Christopher P. Mooney
I’d managed to convince myself I wasn’t doing anything wrong. Besides, you didn’t say no to a man like George Chumley.
Although we lived on different sides of the law, George and I had grown up together. He knew I knew the score and could be trusted to keep my mouth shut. George had lots of fingers in lots of pies and was never short of a few quid; all of it in used notes and all of it illegal. It became routine to hold some of it for him while he was away ‘on business.’
That’s how I ended up with forty grand in cash stashed under my bed. Well, our bed. Mine and Sheila’s.
Sheila. The future second ex-Mrs Dean Whitley.
Sheila and I had got together thousands of miles ago when we thought we knew each other but didn’t yet know our own selves. Small things we shared were exaggerated by a mutual need to be wanted and a common want to be needed. Inevitably, our lives had become a cluster-fuck of simmering loathing: of ourselves, of each other, of the whole damn world. We were struggling to maintain a pretence of shared desire and this led with increasing frequency to the thrashing-out of awkward compromises ultimately unsatisfactory to us both.
We had another argument just before one of Chumley’s apes came round to drop off the loot. There’s never enough money, Dean, she said. You’re a waste of space, she said. Go fuck yourself, I said, because I couldn’t think of anything better. She was sore and kept going on about unpaid bills and needing money for food so I did what I thought was right and gave her a handful of notes. The next day, with the rent due, I gave her some more. Then enough to put petrol in the car. So on and so forth, until forty thousand had become closer to thirty-seven, just like that.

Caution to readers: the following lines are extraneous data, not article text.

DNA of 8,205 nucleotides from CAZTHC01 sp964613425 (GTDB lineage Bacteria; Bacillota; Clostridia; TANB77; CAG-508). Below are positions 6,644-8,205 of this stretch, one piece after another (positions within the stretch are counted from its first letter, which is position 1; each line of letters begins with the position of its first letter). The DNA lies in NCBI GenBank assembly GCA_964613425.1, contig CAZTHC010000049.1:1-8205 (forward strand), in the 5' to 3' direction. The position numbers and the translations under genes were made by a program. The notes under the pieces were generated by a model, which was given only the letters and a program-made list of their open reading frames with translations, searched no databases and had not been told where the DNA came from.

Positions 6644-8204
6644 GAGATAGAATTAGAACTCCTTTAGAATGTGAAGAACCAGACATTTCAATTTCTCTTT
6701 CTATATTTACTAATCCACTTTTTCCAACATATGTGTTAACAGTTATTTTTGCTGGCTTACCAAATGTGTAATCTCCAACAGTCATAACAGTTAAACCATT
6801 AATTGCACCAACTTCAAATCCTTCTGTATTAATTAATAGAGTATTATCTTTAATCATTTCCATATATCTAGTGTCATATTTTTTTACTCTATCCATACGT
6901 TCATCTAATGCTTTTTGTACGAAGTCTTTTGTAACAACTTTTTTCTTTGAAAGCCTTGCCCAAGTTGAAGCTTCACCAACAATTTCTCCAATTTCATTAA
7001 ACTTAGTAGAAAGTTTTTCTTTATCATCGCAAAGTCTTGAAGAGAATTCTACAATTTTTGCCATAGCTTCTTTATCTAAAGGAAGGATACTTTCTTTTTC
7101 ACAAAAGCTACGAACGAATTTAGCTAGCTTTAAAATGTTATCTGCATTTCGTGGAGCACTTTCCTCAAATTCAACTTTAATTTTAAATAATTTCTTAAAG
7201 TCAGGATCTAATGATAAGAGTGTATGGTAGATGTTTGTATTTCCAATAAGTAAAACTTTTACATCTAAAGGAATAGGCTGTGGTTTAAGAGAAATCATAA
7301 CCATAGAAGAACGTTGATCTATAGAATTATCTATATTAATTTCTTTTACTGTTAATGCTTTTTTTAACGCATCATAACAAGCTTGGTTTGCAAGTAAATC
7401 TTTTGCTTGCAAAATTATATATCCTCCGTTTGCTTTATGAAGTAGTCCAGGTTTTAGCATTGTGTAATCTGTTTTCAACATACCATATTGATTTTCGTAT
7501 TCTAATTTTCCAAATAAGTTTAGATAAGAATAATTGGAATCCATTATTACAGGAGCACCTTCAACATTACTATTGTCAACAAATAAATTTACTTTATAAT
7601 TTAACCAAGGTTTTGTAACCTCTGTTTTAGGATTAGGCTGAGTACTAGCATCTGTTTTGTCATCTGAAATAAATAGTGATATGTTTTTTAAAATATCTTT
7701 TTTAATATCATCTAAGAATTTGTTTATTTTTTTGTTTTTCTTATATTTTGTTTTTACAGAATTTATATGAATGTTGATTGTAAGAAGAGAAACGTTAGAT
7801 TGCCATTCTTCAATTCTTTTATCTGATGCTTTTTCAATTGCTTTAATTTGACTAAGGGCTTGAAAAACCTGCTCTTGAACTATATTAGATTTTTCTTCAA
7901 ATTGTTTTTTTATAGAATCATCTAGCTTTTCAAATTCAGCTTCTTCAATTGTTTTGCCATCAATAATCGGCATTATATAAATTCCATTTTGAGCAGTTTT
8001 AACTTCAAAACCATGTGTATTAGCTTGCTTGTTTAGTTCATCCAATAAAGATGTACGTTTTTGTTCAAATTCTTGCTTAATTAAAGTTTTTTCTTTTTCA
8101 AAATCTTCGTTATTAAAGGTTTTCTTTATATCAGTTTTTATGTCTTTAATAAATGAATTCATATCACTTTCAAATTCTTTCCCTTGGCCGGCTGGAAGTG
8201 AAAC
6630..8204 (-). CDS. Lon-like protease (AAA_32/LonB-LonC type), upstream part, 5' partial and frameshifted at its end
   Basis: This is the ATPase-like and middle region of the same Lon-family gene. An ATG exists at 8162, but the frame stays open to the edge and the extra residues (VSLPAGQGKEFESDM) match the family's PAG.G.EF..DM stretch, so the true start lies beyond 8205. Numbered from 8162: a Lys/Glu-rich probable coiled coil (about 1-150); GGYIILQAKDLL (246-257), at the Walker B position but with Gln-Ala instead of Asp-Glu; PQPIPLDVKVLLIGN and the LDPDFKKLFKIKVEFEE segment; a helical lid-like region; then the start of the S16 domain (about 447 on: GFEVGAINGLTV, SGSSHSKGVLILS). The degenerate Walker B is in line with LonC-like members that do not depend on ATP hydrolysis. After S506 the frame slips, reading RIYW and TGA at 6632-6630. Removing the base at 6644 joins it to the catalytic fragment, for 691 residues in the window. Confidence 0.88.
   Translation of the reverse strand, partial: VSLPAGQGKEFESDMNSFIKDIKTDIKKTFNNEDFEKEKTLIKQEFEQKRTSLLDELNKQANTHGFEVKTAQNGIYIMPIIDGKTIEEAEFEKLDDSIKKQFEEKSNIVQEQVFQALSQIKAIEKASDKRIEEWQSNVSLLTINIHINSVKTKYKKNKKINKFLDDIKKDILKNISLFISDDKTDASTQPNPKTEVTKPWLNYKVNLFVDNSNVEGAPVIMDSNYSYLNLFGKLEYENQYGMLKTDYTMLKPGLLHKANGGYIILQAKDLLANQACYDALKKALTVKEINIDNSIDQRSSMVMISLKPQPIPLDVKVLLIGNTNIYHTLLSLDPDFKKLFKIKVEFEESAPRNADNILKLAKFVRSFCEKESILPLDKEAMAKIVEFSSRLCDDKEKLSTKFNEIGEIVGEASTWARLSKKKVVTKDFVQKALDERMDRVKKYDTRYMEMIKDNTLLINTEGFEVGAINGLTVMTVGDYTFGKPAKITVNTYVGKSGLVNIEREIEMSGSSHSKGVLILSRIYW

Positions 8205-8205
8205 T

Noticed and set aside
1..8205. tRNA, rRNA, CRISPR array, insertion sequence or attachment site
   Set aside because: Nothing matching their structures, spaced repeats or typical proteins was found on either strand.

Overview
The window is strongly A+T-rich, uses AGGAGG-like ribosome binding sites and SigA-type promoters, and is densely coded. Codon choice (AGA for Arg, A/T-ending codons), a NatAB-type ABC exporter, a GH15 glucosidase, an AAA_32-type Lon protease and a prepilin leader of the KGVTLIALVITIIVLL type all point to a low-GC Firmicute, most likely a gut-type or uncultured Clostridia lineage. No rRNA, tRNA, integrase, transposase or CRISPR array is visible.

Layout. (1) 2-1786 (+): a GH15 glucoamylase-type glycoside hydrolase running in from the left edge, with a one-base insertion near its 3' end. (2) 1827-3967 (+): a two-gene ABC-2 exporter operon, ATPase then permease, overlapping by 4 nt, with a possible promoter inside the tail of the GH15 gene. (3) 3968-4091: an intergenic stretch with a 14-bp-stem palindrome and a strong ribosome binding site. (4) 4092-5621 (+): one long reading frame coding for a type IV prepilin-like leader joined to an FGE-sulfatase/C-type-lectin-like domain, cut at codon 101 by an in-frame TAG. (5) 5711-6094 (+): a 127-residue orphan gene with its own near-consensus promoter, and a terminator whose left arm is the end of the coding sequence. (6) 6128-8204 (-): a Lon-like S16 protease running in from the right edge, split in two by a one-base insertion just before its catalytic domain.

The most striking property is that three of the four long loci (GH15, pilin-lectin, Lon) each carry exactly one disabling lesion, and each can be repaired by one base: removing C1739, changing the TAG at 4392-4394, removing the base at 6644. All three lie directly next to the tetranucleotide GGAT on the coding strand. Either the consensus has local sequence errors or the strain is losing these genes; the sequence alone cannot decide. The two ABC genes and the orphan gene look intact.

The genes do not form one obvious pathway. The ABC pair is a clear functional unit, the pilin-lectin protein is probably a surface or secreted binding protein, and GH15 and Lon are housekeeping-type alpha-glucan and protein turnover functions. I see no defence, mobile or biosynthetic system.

Then George Chumley came back. And my whole world fell to shit.
To my great surprise, it was Chumley himself who came round to pick up the bags. I fed him a story about having to borrow some dough to tide me over.
‘Could we come to an agreement about the vig?’
‘Don’t worry about it, Dean,’ he said coolly. ‘They’re not worth shit.’
‘How’s that?’ I asked, my throat beginning to feel dry.
He waited half a cigarette before answering, ‘They’re all fakes. Not very good ones, as it turns out. I had no luck trying to pass some of them while I was away so the whole lot’ll have to go in the furnace. You know, in case the coppers get wind of them.’
Fucking fuck fuck fuck.
At that moment the living-room was suddenly infused with flashing blue and red lights. There was the sound of booted feet coming up the path. Two sharp knocks at the door. A gravel voice, ‘Mr Whitley. Police. We need to talk to you about a woman who lives at this residence.’
Available from Dead guns Press